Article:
Tommie Sunshine Explores Miami's Contributions to Dance Music in After the Raves

Dance music and Miami have been bedfellows pretty much from the start, from way back to its R&B and disco roots to its current EDM environment. To have a conversation today about dance music without mentioning Miami is to leave out a very important chunk of the genre's development. From Miami bass to its contributions to house music and the nightlife experience, the city deserves its place in the pantheon.

But you don't have to tell DJ-producer Tommie Sunshine that. He knows how important Miami is to the global dance community.

"When Vegas got [into dance music], Vegas wasn't trying to replicate Ibiza," says Sunshine. "Almost everything in Vegas is patterned on what was going on in Miami. Miami was the American version of [Ibiza]. Miami was the first city to really embrace the globalization of dance music. While the whole rest of the world was partying to this music... no one was cultivating it the way Miami was doing it in the early 2000s and the '90s with [Winter Music Conference]."

Sunshine argues that Miami was essential to dance music's entry into the American market and to the creation of the EDM phenomenon that made acts live Avicii, Swedish House Mafia, Deadmau5, Diplo, and more household names today.

That's why when his Red Bull TV show After the Raves was selecting cities to highlight during its first season, Miami was a natural choice. Already having highlighted the scenes in Paris, San Francisco, Ibiza, and more, the season closed out right here in the Magic City.

For 25 glorious minutes, Sunshine tries to find out what sets Miami's dance and nightlife scenes apart from the other cities he's visited over the course of the season. Unlike most overviews on Miami nightlife, he makes sure to balance the glitz of tourist-driven spots like LIV and Story with what's happening on the other side of the causeway at places like Space and Coyo Taco.
Does it paint the whole picture of dance music in the 305? Not really. That would be asking a lot for a mere half-hour show. But it seems Sunshine truly understands that Miami is more than just bottle sparklers and drunken tourists.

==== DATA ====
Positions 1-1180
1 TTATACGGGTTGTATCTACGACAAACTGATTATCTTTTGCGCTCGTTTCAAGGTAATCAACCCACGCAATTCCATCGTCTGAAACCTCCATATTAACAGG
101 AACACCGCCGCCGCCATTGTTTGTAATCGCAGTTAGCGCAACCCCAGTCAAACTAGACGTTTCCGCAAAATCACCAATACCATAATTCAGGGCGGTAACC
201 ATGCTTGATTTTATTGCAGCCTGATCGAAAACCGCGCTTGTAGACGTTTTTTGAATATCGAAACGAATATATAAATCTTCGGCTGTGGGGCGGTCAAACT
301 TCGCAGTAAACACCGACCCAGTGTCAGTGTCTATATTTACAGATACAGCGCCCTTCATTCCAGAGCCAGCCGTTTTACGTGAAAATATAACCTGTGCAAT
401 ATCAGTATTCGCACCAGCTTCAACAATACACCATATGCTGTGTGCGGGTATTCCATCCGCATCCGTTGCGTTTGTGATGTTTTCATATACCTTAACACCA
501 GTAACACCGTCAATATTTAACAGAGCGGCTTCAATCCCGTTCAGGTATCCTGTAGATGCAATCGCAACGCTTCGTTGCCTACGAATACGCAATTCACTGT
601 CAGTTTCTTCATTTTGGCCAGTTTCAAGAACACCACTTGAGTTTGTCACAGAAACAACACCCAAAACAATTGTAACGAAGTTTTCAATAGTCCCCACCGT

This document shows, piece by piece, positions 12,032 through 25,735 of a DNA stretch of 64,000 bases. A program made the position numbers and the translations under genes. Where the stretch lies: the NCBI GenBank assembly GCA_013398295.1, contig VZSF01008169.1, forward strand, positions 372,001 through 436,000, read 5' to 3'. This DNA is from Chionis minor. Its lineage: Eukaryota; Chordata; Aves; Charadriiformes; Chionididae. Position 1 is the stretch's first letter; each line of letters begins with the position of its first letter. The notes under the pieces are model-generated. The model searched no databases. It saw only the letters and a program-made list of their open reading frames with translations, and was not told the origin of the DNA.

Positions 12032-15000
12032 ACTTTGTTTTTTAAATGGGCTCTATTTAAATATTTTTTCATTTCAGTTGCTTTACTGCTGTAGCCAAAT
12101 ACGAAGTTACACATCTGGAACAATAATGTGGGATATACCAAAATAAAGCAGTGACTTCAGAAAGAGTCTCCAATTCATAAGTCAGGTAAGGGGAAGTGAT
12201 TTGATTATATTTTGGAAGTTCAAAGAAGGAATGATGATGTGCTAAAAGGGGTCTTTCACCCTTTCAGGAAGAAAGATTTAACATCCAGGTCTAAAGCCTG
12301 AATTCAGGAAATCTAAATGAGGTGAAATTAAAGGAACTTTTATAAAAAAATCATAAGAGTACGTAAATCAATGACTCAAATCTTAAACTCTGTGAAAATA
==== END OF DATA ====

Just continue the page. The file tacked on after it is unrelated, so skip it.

"This year was my 20th [WMC]," Sunshine says proudly. "[However], you can't really base what you know on a city [on] seven to ten days you spend there in March... Being there when it wasn't that was such a huge eye-opener because we really got to see what Space really looks like on a normal Saturday night. We got to see what South Beach looks like in the middle of September. All these things that are so different to me from what I'm used to seeing there. It was important to see and experience that."

During the episode, Sunshine seeks out wisdom from locals like LIV owner David Grutman and DJs like Cedric Gervais, Ralph Falcon, and Oscar G to explain to him how exactly Miami became a champion for dance music.

Gervais tells Sunshine how he arrived in Miami in the late '90s after the rug was pulled out from the Parisian nightclubs by French authorities and how he slowly climbed his way to the top, first as a resident DJ for Space and eventually producing a Grammy Award-winning remix for Lana Del Rey. Sunshine then visits Falcon and Oscar G, AKA Murk, to witness how the "real Miami" has influenced their music and how neighborhoods like Wynwood allow for new sounds to be played around with in the clubs.

It's a great prologue to Miami's rich dance music scene, and one I hope someone, one day, might catalog in its entirety before it's forgotten.

But Sunshine says despite dance music's long trajectory and naysayers' predictions of an "EDM bubble burst," the genre — and Miami's — peak is still a long way away.

Says Sunshine, "I truly believe that the best of dance music is ahead of us, not behind us."

The full season of After the Raves, including the Miami season finale, is available now on Red Bull TV.
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Jose D. Duran is the associate editor of Miami New Times. He's the strategist behind the publication's eyebrow-raising Facebook and Twitter feeds. He has also been reporting on Miami's cultural scene since 2006. He has a BS in journalism and will live in Miami as long as climate change permits.
Contact: Jose D. Duran

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